Jump to content

Looting, Panic Buying - And A Water Shortage


Recommended Posts

Gramps, this your area?






Looting, panic buying - and a water shortage


Valerie Elliott


Food and drinking water shortages, panic buying and the threat of looting have followed the worst flooding to hit England in 60 years.


Amid concerns that the government-run Environment Agency acted far too slowly in responding to serious flood alerts from the Met Office, parts of the West Country woke up this morning to another day under water and the Thames Valley now faces being inundated.


An estimated 90,000 gallons of water a second was surging down the swollen River Thames last night towards Oxford, Reading and Windsor.


The Environment Agency fears that the Thames Valley area will now suffer a similar fate to Gloucestershire, Worcestershire and Warwickshire, where flooding has bought misery to thousands of people. Opposition MPs are seeking an emergency statement from the Government today.


The Times has learnt that the Ministry of Defence was unwilling to supply lorries and drivers without being guaranteed payment for their services. As a result there appear to have been delays in securing the use of high-sided vehicles that could deliver sleeping bags and flood parcels to the stricken communities.


In the area worst affected by the floodwater from the Severn and the Avon over the weekend, some homes were left without running water and supermarkets reported panic buying of bottled water and food, which is expected to create serious shortages for several days.


There will be fresh calls for more funding to cope with flood defences. The Times has also learnt that, despite the promise of an extra £200 million to the Environment Agency to update defences over the next three years, the Government is stalling over payment of the cash. Baroness Young of Old Scone, the agency’s chief executive, said that about £1 billion a year was needed to improve flood defences, because climate change would lead to increased rainfall.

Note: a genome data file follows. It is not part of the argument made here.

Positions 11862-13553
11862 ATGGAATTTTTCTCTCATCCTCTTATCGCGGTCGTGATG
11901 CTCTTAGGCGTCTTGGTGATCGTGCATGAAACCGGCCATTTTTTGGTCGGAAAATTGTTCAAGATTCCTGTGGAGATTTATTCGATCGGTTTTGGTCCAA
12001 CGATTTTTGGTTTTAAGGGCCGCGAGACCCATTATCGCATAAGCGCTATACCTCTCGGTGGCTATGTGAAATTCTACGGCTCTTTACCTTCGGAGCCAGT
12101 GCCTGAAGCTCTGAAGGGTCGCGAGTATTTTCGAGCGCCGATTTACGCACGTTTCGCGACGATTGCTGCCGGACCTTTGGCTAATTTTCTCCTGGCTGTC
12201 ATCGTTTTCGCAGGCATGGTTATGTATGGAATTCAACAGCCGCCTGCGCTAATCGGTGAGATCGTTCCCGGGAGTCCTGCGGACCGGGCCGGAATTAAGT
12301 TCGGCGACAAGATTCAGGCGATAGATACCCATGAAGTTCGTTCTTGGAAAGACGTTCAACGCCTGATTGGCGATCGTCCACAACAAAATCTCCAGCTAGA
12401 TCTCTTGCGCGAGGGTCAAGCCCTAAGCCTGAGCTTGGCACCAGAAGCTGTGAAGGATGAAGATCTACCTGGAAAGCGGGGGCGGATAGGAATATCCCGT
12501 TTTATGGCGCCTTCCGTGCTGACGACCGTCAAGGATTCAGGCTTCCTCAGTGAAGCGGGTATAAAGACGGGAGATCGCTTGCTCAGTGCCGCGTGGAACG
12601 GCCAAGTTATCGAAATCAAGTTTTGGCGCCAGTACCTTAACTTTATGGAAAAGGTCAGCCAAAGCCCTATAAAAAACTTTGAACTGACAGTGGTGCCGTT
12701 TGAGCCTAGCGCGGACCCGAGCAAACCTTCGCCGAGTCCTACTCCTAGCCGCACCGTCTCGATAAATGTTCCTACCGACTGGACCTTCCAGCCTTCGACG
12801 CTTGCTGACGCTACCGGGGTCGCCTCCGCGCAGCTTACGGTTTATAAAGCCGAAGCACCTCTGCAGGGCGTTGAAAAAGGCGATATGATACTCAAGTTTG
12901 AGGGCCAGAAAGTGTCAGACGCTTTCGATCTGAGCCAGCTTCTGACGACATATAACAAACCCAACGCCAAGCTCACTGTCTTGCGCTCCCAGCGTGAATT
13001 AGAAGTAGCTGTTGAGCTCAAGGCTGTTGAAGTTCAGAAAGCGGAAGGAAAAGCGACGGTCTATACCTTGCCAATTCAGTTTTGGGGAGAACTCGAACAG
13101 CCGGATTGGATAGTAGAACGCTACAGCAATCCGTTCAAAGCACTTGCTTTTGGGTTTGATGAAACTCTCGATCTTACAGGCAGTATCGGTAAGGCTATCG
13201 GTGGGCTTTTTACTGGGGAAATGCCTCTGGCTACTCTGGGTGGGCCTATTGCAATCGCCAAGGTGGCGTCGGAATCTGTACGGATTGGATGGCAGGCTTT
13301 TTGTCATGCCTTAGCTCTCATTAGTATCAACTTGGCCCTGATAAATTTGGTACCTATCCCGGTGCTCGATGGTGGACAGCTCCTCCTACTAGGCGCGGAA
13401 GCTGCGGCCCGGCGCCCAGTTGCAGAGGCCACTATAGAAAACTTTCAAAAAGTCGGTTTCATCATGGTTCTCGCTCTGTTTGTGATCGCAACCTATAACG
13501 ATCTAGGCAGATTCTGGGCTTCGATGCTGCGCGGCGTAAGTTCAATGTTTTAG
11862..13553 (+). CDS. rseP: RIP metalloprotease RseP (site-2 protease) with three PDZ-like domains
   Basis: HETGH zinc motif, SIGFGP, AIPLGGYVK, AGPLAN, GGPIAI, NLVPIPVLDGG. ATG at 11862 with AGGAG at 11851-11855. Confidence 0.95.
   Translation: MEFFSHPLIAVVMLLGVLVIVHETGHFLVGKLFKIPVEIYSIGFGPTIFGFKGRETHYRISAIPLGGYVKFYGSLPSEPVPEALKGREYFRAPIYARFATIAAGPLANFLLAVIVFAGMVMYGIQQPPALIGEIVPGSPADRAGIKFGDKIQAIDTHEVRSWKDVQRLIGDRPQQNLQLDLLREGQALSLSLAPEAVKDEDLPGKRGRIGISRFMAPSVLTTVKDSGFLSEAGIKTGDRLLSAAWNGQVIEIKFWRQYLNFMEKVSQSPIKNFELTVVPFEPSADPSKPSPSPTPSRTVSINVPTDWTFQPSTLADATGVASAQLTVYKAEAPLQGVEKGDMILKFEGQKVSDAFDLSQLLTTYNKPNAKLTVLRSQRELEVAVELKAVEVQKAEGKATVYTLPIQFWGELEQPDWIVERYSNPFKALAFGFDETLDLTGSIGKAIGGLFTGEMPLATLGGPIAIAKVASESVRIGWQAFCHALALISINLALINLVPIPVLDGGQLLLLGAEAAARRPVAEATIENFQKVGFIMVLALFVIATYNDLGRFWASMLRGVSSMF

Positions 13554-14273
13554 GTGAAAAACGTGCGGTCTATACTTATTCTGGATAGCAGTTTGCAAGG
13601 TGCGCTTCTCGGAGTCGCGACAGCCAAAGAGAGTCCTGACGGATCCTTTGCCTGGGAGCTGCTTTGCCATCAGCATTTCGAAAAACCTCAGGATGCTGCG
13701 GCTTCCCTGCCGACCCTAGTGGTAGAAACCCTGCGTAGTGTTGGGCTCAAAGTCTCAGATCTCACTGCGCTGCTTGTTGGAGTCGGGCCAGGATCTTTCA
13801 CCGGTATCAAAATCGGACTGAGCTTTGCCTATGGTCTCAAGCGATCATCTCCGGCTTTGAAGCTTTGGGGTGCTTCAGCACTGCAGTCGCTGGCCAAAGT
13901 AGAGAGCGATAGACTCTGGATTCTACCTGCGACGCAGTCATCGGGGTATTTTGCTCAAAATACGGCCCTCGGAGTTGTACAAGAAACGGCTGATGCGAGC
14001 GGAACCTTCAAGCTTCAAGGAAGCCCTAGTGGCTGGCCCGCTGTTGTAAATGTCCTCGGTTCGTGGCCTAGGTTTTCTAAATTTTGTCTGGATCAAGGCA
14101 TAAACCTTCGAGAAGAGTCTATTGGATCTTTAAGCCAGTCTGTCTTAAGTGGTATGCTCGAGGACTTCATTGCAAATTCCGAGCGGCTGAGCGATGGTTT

The agency is unable to press ahead with approval and construction of new defence systems, with a priority for Oxford and Leeds, unless it is known when the money will be paid into agency coffers.


The disastrous flooding will also reignite concerns over the building of new homes on flood plains. There is particular concern that the Government’s commitment to building three million new homes by 2020, to be set out in a Housing Green Paper today, will increase the risk of flooding and create intense pressure to develop the Green Belt.


The Health Protection Agency is advising people to take the advice of their water companies about the safety of drinking water after evidence that some supplies had been affected. There were also fears of looting in Gloucester as many families were evacuated from their homes and their streets were blacked out after an electricity sub-station was swamped in the flood. West Mercia Constabulary said that looters were targeting stranded vehicles abandoned by flood victims.